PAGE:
The First Trimester Screening test is appropriate if you would like to evaluate the risk for chromosome abnormalities including Down’s Syndrome, Edward Syndrome and Patau Syndrome.
At the end of the first trimester, normally there is a small amount of fluid seen beneath the skin of fetal neck and head. This fluid space is called as nuchal translucency. In an ultrasound image this is identified as the echo free space at the back of the fetal neck and can be accurately measured to within a tenth of a millimeter. All fetuses have a measurable nuchal translucency. This scan is ideally performed between 12 weeks and 13 weeks 6 days of your pregnancy. When there is extra fluid, ie when the nuchal translucency measurement is thicker than normal, there is an association with chromosomal anomalies such as Down Syndrome and some structural abnormalities in the fetus.
This scan is ideally performed between 12 weeks and 13 weeks 6 days of your pregnancy. During this time, there is a small amount of fluid beneath the skin of your baby’s neck. This fluid space is called the nuchal translucency.
When there is extra fluid, ie when the nuchal translucency measurement is thicker than normal, there is an association with chromosomal anomalies such as Down Syndrome and some structural abnormalities in the fetus.
Our experienced Doctor and Sonographers are trained to the highest standards to perform these specialist measurements of you and your baby.
What is involved in first trimester screening test?
There are two separate components to first trimester screening.
- A blood test (ideally done at 10 weeks)
- Nuchal translucency scan (ideally done at 12-13 weeks)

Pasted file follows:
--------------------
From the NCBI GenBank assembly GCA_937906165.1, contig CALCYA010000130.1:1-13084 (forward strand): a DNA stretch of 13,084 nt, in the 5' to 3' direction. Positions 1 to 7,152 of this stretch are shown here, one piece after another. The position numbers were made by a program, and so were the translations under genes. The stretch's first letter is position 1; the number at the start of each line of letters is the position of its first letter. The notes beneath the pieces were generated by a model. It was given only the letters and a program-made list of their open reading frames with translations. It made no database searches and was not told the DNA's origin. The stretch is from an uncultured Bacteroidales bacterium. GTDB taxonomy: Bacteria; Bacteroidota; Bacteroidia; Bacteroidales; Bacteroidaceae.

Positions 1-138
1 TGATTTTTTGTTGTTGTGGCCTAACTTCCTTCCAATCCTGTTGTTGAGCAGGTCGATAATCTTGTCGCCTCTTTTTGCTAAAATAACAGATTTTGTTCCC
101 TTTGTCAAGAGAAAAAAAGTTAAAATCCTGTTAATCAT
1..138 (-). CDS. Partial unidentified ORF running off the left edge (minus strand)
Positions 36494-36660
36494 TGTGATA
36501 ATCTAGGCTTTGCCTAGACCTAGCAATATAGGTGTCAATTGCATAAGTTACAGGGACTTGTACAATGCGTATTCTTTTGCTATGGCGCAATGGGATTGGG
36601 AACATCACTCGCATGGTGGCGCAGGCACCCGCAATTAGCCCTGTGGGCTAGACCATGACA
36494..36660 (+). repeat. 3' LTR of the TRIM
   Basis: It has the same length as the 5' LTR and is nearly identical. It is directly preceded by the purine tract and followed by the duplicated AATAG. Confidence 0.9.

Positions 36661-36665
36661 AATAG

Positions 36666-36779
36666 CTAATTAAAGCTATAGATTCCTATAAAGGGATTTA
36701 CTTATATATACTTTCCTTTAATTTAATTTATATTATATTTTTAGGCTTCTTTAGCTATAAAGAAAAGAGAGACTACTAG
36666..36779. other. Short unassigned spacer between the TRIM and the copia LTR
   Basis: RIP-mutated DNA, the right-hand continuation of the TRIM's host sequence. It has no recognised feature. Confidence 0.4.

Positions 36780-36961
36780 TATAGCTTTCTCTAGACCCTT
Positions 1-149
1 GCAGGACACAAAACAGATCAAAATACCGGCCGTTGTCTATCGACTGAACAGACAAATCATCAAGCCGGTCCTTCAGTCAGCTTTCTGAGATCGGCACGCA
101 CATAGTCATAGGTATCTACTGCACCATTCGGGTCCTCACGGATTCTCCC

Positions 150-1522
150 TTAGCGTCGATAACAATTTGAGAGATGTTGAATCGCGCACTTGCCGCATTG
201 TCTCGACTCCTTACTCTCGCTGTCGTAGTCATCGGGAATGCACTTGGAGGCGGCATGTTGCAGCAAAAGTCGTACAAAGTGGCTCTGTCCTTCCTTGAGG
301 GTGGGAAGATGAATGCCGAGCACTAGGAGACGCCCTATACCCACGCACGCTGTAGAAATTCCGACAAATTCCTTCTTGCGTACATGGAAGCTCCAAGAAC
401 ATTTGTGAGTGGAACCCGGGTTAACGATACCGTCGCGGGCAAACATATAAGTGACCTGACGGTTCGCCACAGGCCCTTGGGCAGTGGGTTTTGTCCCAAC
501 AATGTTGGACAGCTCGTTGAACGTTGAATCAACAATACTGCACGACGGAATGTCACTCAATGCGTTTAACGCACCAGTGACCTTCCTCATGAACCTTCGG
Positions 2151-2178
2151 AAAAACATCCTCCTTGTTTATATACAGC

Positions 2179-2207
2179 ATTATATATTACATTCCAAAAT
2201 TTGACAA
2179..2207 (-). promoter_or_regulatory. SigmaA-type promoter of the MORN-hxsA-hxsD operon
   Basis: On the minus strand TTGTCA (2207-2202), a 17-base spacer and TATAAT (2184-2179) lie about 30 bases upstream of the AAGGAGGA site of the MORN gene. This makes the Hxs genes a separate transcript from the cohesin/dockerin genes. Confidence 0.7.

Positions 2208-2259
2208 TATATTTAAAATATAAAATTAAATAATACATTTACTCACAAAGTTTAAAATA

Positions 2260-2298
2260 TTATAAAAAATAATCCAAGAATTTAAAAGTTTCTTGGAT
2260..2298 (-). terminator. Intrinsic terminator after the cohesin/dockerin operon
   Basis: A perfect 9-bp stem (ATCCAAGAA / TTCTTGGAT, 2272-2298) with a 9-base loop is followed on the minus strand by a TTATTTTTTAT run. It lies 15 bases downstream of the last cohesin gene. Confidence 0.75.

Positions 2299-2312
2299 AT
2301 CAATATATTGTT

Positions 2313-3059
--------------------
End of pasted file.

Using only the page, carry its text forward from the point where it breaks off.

The results of the blood test, scan findings and maternal details are fed into a computer package (developed by Fetal Medicine Foundation, London) which then calculates the individual risk for chromosome abnormalities. This will either be ‘low risk’ (risk is less than 1in 300) or a ‘high risk’ (risk is greater than 1in 300).
What information is obtained from blood test?
Beta human chorionic gonadotropin (Free- BhCG) and pregnancy associated plasma protein- A (PAPP-A) levels are assessed from the blood test. Though this test is best done at 10weeks, it can be done just before or on the same day as the scan. In fetuses affected by chromosomal abnormalities the levels of these hormones are frequently abnormal.
When will I get the results?
If you have already had your blood test and results are available at the time of your scan, we will be able to give you the results immediately after your scan. If you haven’t had the blood test, we will need to wait until the blood results become available to assess your risk.
What happens if my test result is ‘high risk’?
If you want to have a definitive result to 100% exclude a chromosome abnormality, you should then consider having prenatal diagnostic testing either with CVS or Amniocentesis. It is best to talk to your Doctor about your options.
How accurate is the test?
The combined First trimester Screening is the most sensitive and specific screening test for Down syndrome. It detects 90% of chromosomal abnormalities. This means that no matter how low the risk is calculated to be, a chromosomal abnormality like Down syndrome is not completely excluded.
What are the limitations of this test?
A low risk screening result does not guarantee your baby does not have a chromosomal disorder. It is only a screening test and does not actually tell you whether your baby does or does not have a chromosomal disorder. The test can miss about 10% of chromosomally abnormal fetuses.
In addition, a low risk result does not mean that your baby will be born healthy, though majority of babies are healthy at birth.
First trimester screening is offered to all women during their pregnancy. It is a voluntary test where you can ‘opt out’ if you think it is not an appropriate test for you. You should discuss with your partner and the doctor before deciding to proceed with the testing.